In a move that surprised nobody except the company behind the beleagured product, Facebook’s new security chief has publicly called for Adobe to essentially euthanize Flash to eradicate all the security baggage associated with it:

In a tweet this weekend, Stamos – who is a respected member of the security community who is credited for improving the security stance of Yahoo at his previous job – said that it was time for Adobe to announce when Flash would be killed off, and for browsers to assist by dropping support at the same time.

In a follow-up tweet, Stamos said that Adobe’s death date didn’t have to be today or tomorrow – but a date had to be set in stone for systems to be made more secure.

If Adobe Flash is ever going to be kicked to the kerb (as it seems it should be) then a date clearly needs to be declared to drive the push to a Flash-free world. It’s not just important for browsers, of course, but also for companies whose websites and in-house applications might rely heavily on the technology.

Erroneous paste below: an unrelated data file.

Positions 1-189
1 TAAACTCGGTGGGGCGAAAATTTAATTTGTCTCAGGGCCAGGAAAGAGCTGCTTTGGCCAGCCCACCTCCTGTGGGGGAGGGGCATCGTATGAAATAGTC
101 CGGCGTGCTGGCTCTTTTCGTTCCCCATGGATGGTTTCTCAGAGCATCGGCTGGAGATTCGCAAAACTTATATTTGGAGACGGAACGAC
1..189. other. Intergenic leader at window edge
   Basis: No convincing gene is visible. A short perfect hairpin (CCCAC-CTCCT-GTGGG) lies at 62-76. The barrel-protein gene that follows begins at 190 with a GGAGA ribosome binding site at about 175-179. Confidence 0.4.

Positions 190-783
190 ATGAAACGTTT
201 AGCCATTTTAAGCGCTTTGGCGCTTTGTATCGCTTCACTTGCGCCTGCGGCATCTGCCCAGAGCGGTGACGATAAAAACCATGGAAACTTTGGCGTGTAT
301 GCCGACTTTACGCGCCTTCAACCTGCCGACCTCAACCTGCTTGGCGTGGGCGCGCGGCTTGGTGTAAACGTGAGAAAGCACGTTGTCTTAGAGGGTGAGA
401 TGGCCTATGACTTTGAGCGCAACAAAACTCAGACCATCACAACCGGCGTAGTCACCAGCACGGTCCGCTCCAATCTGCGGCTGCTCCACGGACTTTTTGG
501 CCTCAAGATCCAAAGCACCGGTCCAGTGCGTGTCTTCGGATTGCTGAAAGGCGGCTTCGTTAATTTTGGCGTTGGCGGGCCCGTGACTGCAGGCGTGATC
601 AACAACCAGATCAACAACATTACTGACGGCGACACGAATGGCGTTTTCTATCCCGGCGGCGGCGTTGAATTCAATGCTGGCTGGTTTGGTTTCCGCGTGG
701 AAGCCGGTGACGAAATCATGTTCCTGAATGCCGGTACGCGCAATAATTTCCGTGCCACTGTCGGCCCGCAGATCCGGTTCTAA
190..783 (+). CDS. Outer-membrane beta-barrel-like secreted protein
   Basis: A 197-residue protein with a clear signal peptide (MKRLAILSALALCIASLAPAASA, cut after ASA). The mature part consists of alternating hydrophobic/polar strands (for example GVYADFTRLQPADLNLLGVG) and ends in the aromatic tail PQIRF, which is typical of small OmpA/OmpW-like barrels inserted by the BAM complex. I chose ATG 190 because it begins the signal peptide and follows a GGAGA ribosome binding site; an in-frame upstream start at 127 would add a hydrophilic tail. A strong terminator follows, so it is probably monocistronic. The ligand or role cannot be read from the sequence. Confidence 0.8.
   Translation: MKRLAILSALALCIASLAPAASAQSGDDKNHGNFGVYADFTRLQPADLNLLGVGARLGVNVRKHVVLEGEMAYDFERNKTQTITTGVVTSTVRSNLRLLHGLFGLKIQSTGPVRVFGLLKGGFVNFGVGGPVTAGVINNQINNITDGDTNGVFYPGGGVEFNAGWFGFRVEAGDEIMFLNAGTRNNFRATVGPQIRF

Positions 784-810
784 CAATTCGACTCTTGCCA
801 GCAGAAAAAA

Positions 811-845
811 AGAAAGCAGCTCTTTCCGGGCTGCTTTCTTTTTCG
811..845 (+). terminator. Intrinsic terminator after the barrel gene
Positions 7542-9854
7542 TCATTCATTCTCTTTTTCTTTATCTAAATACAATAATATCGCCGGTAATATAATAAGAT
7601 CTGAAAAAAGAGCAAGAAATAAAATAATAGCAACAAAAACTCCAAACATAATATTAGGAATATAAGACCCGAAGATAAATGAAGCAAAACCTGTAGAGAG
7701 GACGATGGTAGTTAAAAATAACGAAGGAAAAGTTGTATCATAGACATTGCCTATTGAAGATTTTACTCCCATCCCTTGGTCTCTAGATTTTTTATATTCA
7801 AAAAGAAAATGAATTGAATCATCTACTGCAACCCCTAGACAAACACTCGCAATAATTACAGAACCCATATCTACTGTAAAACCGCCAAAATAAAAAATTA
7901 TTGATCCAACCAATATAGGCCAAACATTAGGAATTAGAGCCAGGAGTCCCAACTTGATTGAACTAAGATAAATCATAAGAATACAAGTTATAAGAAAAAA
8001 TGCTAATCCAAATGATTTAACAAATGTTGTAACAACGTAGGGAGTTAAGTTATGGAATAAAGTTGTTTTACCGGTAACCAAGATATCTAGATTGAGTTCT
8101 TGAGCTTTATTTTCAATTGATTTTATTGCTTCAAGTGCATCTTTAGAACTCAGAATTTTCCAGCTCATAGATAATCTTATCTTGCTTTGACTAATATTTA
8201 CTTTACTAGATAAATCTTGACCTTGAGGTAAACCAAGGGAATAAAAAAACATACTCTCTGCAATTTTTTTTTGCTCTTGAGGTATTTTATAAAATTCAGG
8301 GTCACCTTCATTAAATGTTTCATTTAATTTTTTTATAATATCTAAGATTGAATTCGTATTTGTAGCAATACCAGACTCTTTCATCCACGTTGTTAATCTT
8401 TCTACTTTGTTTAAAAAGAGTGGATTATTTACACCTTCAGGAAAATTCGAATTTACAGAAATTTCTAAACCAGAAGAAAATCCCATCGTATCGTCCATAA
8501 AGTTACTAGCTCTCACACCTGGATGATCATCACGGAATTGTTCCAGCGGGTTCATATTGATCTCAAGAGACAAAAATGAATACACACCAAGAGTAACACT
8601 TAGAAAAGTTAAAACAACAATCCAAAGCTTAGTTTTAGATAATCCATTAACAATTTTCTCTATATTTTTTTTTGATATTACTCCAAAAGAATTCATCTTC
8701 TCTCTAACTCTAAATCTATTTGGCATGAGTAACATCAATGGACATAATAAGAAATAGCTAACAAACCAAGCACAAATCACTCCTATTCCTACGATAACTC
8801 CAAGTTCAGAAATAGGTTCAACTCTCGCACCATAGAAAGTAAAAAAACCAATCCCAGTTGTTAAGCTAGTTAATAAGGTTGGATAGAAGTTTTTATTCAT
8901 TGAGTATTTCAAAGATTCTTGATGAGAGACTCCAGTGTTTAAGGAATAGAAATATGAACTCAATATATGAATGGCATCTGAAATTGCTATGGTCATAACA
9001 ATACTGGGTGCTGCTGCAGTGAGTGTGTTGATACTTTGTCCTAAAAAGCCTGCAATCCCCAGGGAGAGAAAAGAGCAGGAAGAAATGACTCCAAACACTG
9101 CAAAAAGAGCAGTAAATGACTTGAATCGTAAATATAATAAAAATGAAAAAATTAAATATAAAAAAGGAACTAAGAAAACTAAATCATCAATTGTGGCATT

The problem is that perhaps Adobe doesn’t feel happy acknowledging that securing Flash is beyond them, and so is unwilling to drop the product. The truth is that the company would probably gain a lot more respect from the internet community if it worked towards this ultimate fix for the Flash problem, rather than clinging on to the belief that it might be able to one day make Flash secure.

I doubt many people will disagree. With mobile being the primary vehicle to the internet these days, Flash’s relevance continues to decline and will ultimately fade out anyways. It will be smarter for Adobe to do it earlier rather than sooner.